The restaurant industry is evolving quickly. Mobile devices have made ordering easier than ever, fueling demand for speedy on-demand service.
CGTN’s Mark Niu reports.
At Top Round Roast Beef, the staff is busy making its signature sandwich to serve a restaurant teeming with customers. But at the very same kitchen, they’re also busy preparing delivery orders for Red Ribbon Chicken, TR Burgers and Wings, and Ice Cream Custard by Top Round.
These three brands only exist online. They’re virtual restaurants.
“If you are at home, looking for something to order. If you want burgers, you are searching burgers. Top Round isn’t going to show up for burgers. Top Round is its own little niche for roast beef sandwiches,” said Ricky Lopez, Franchise Owner of Top Round Roast Beef.
“But then if you are ordering fried chicken sandwiches, you are going to type in fried chicken. If you are searching for ice cream, you are going to type in ice cream. So from a brand perspective, everything has its own identity. So there’s essentially four times the opportunity to get an order.”
Top Round Roast Beef used to close at 9 pm. Now it’s open until 2 in the morning. And between the hours of 11pm and 1am, 95% of the deliveries occur. Uber Eats first approached Top Round a year ago to join its app delivery service and spin-off various virtual restaurants.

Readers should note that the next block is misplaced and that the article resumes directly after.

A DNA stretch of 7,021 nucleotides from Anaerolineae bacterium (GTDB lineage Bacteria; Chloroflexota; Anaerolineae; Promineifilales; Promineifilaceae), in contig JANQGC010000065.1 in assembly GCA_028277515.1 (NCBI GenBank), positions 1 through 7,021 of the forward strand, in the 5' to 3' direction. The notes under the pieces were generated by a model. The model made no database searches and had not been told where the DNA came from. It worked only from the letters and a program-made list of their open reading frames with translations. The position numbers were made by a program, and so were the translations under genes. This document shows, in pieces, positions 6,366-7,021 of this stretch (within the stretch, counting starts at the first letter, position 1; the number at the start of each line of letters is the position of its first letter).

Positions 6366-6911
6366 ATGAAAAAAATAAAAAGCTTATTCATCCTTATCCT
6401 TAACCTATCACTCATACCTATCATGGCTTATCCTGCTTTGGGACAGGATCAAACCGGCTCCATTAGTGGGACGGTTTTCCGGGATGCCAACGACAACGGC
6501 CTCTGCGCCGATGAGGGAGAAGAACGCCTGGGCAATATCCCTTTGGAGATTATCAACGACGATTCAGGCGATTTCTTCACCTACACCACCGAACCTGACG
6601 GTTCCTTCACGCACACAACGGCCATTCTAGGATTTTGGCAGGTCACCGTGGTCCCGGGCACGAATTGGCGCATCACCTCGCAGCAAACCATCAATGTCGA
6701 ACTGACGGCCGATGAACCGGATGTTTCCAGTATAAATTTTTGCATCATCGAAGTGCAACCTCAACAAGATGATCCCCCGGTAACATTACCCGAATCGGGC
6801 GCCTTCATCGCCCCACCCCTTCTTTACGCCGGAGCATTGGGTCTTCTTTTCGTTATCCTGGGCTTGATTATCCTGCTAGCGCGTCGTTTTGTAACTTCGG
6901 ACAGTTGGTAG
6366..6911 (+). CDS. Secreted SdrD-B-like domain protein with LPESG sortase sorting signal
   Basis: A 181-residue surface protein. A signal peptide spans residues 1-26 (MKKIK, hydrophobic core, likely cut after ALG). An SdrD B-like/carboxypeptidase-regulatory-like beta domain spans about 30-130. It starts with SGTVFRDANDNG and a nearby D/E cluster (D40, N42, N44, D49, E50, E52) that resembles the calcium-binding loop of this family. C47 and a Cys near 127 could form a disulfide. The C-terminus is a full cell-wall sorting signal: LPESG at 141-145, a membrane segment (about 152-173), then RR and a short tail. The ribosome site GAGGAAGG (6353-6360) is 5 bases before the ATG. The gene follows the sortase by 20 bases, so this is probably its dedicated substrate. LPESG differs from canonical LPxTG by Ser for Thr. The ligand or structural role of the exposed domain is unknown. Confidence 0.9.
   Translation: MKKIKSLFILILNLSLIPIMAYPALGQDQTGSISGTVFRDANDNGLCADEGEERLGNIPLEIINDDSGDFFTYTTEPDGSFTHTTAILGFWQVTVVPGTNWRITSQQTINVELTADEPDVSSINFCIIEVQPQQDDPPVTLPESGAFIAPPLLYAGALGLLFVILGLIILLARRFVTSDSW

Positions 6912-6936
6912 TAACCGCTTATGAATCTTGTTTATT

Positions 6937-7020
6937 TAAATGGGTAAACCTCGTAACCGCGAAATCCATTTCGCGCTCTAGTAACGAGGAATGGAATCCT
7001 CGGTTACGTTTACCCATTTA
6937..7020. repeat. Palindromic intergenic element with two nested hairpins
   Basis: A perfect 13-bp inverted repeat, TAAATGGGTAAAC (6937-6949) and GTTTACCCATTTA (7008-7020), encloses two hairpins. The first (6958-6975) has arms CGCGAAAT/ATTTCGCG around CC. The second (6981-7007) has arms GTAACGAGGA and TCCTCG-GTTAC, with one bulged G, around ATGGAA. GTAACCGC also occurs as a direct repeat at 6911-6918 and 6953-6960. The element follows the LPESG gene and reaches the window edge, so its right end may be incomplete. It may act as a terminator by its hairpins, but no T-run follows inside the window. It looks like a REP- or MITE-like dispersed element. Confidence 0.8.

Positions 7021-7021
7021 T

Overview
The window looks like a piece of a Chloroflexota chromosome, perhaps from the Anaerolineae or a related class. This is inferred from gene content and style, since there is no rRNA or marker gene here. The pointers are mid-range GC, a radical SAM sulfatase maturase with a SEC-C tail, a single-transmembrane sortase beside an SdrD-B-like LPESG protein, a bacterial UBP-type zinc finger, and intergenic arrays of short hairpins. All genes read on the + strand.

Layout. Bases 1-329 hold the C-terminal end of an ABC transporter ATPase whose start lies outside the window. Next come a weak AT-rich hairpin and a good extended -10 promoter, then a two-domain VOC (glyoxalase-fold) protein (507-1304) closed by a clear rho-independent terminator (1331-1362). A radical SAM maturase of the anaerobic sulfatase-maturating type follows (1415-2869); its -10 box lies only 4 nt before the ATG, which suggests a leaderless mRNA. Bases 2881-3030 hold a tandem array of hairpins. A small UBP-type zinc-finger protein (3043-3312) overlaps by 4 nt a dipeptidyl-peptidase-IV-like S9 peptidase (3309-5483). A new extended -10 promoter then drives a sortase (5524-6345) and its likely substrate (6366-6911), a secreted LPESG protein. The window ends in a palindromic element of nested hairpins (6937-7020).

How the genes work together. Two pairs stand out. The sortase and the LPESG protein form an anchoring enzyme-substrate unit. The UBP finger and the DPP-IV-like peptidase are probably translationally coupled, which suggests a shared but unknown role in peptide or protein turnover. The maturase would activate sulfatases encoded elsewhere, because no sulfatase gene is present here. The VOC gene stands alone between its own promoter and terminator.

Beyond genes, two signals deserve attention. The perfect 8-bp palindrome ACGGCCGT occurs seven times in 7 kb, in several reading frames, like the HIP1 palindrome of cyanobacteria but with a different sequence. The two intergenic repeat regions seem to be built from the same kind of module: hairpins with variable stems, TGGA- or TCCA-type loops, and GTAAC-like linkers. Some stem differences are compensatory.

Today, Top Round uses at least five different delivery services including Door Dash and Postmates. This man delivers for Grubhub and Caviar – where he says, including tips, he can make close to $25 an hour.
Mohammad Allamadani delivers for Uber Eats six to eight hours a day.
“Flexibility. I can work any time I want,” said Allamadani. “It’s my main source of income you know.”
“No restaurant wants to get into that delivery business. It’s an awful part of their business. They just want to focus on getting customers. Get takeout. They want to handle delivery somewhere else. They are happy to give a cut to those delivery services,” said Ray Wang, Principal Analyst & CEO of Constellation Research. “The problem is you need economies of scale. You need density for those services to work. So it turns out that same driver may have three different badges on them. That’s really what’s going to happen in the market.”
The virtual restaurant market has also resulted in ghost kitchens, like one in Pasadena, California, called Kitchen United. Numerous online restaurants only share the kitchen facilities to fulfill their delivery orders.
Kitchen United does have a small dining area where customers can come in for service, too.
“A decentralized approach just like the same way you look at Uber or Lyft in terms of ridesharing services,” says Wang. “There’s a lot of extra capacity that’s sitting out there. So we are going to see a lot of ghost kitchens emerge. The model actually happens in airline food service or in large institutional food service where everything is made in one place, then cook, chill… and then delivered somewhere else.”
Top Round Roast Beef Franchise Owner Lopez says he’s not a fan of the ghost kitchen concept because he likes to make sure he still has a direct connection with his customers. But he admits the industry is changing rapidly as delivery orders now account for 75% of his business.